The series Traumatic Objects looks at the functions that objects serve for memory. Referencing personal life events defined by their physical and emotional intensity, I highlight moments of encounter and the emotional charge that objects possess once they have become signs and symbols. The work grapples with the essence of objects and how and when they become mentally, emotionally and visually internalized when part of a traumatic event and again when photographed. The series also addresses how one’s perspective is active in coding triggers in his or her memory.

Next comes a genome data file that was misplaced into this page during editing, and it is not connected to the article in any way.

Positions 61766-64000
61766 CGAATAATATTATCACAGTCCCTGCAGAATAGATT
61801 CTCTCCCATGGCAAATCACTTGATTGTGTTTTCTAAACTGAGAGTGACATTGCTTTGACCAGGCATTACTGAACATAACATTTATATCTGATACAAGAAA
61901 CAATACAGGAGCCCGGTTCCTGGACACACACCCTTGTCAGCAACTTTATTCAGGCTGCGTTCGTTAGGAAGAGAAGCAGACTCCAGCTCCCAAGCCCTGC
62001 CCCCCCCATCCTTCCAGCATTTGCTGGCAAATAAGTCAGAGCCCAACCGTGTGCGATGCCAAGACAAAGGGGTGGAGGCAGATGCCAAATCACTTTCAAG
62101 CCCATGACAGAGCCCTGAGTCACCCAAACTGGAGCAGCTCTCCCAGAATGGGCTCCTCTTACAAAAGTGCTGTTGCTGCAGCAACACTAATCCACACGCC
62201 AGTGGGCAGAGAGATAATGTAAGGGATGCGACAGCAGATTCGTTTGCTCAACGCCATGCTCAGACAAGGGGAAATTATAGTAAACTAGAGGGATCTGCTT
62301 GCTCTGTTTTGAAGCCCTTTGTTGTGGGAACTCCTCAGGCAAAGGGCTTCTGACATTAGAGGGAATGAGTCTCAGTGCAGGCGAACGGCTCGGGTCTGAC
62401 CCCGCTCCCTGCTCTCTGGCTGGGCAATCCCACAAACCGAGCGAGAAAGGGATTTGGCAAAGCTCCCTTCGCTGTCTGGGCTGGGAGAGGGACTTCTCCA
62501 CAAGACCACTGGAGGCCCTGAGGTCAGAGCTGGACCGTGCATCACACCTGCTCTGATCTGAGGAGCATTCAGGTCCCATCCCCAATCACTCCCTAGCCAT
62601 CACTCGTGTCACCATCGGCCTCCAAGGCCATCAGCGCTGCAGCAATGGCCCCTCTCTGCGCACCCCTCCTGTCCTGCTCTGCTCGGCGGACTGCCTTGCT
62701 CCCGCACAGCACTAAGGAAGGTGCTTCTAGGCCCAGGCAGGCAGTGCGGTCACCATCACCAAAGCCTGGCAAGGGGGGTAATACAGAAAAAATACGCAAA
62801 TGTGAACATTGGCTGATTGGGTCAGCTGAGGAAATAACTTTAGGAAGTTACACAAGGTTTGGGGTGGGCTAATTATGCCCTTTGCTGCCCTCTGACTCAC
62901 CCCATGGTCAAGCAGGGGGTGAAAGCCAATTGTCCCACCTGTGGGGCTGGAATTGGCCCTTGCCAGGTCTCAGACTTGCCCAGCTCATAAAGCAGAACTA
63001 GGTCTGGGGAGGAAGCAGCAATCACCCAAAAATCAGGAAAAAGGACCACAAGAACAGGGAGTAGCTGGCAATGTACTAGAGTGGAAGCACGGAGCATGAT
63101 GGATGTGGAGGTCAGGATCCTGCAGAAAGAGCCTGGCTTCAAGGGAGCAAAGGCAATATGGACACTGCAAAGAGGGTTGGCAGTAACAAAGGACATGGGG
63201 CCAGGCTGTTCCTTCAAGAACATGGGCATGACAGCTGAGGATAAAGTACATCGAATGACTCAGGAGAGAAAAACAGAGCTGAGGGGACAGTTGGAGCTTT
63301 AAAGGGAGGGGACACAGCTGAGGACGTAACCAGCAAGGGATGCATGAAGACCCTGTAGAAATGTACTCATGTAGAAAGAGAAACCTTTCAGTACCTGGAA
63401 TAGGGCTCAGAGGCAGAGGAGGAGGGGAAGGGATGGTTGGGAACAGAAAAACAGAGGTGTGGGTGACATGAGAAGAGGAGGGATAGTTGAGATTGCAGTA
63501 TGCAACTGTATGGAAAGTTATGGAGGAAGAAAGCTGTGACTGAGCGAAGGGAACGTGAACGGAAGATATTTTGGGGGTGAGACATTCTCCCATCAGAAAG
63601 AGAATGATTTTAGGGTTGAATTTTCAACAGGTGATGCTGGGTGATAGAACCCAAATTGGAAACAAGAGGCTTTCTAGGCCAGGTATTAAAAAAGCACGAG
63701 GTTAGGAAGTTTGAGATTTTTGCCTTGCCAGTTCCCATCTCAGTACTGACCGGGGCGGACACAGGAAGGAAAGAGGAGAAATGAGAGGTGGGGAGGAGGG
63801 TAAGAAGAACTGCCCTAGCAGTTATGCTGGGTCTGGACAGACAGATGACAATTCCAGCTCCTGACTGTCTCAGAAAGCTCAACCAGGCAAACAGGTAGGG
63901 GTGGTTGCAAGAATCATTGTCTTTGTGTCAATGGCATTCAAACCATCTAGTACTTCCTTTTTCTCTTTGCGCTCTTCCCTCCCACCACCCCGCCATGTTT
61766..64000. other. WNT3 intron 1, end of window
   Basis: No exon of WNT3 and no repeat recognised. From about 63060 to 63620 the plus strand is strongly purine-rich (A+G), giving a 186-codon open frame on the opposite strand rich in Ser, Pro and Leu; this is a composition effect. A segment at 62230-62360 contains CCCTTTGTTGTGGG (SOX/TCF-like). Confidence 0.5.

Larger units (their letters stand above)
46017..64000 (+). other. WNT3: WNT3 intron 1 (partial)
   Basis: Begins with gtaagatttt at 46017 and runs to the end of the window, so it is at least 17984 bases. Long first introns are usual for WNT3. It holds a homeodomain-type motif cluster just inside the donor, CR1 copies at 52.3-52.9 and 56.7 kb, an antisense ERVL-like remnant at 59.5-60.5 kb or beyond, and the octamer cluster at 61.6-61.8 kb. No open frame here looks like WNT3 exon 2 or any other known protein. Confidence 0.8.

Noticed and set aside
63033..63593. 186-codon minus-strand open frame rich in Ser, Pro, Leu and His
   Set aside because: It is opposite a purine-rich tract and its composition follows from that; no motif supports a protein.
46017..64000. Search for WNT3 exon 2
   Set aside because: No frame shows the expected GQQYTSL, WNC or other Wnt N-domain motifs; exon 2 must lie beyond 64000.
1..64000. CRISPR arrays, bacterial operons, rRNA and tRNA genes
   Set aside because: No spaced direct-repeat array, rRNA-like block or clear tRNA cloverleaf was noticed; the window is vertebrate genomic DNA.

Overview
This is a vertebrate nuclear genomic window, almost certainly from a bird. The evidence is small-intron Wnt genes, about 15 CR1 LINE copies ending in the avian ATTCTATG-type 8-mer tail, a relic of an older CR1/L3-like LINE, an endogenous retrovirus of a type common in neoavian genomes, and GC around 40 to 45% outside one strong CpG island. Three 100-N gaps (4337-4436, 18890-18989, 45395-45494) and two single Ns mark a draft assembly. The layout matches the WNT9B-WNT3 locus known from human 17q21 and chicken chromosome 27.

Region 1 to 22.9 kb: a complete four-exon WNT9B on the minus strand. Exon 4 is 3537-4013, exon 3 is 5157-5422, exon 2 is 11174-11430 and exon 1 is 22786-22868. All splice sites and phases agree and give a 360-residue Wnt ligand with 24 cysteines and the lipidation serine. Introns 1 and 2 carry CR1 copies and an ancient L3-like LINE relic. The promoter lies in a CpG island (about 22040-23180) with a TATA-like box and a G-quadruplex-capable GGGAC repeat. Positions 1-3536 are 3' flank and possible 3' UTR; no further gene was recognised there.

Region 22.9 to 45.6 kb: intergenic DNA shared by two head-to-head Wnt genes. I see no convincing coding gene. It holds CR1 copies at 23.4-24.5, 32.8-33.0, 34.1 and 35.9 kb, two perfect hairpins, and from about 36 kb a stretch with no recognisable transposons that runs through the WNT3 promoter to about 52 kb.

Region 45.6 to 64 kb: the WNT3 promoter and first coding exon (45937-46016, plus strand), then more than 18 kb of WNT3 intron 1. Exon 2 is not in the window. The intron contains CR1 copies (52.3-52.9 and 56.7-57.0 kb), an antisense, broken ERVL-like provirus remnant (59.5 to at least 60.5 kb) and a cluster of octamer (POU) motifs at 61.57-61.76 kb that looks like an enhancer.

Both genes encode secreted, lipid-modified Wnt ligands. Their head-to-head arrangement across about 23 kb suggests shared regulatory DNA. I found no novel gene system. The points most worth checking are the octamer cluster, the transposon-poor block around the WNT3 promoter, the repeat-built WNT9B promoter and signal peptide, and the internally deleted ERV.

There are the sentimental, nostalgic objects which we hold fast to like old photographs, romantic objects acquired during a relationship or the possessions of a loved one who is deceased. I investigate objects on the other side of the spectrum, traumatic objects; the ones we wish to destroy or abandon in hopes to do the same to the memory, yet whose presence prevails in identical or similar objects we encounter throughout life. The objects are signs in that their presence indicates the probable presence or occurrence of something else. The objects photographed serve as evidence of an event, a mood or a mental or physical state. They are symbols because they are a material object representing something abstract (violence, trauma, childhood, family, memory). All identical or similar objects become symbolic representations and therefore transcend space and time, a theory emphasized by the cross country trip to photograph the work. The site of the thrift store quietly reflects on the previous life and future life of objects and presents them with a dichotomy. A thrift store is a space of abandoned objects. The objects are domestic and were once active and present in everyday life but were deemed useless, without sentimental value, or obsolete, so they have been discarded. It is also a site where one searches for a treasure. It is filled with objects that we know had another life and purpose, one we can imagine and romanticize which gives hope to the the idea of restoration. The powerful dichotomy that exists in that space further relates to the dichotomy of the photograph itself, as object and image, and to the transformation and manifestation of physical objects into symbol.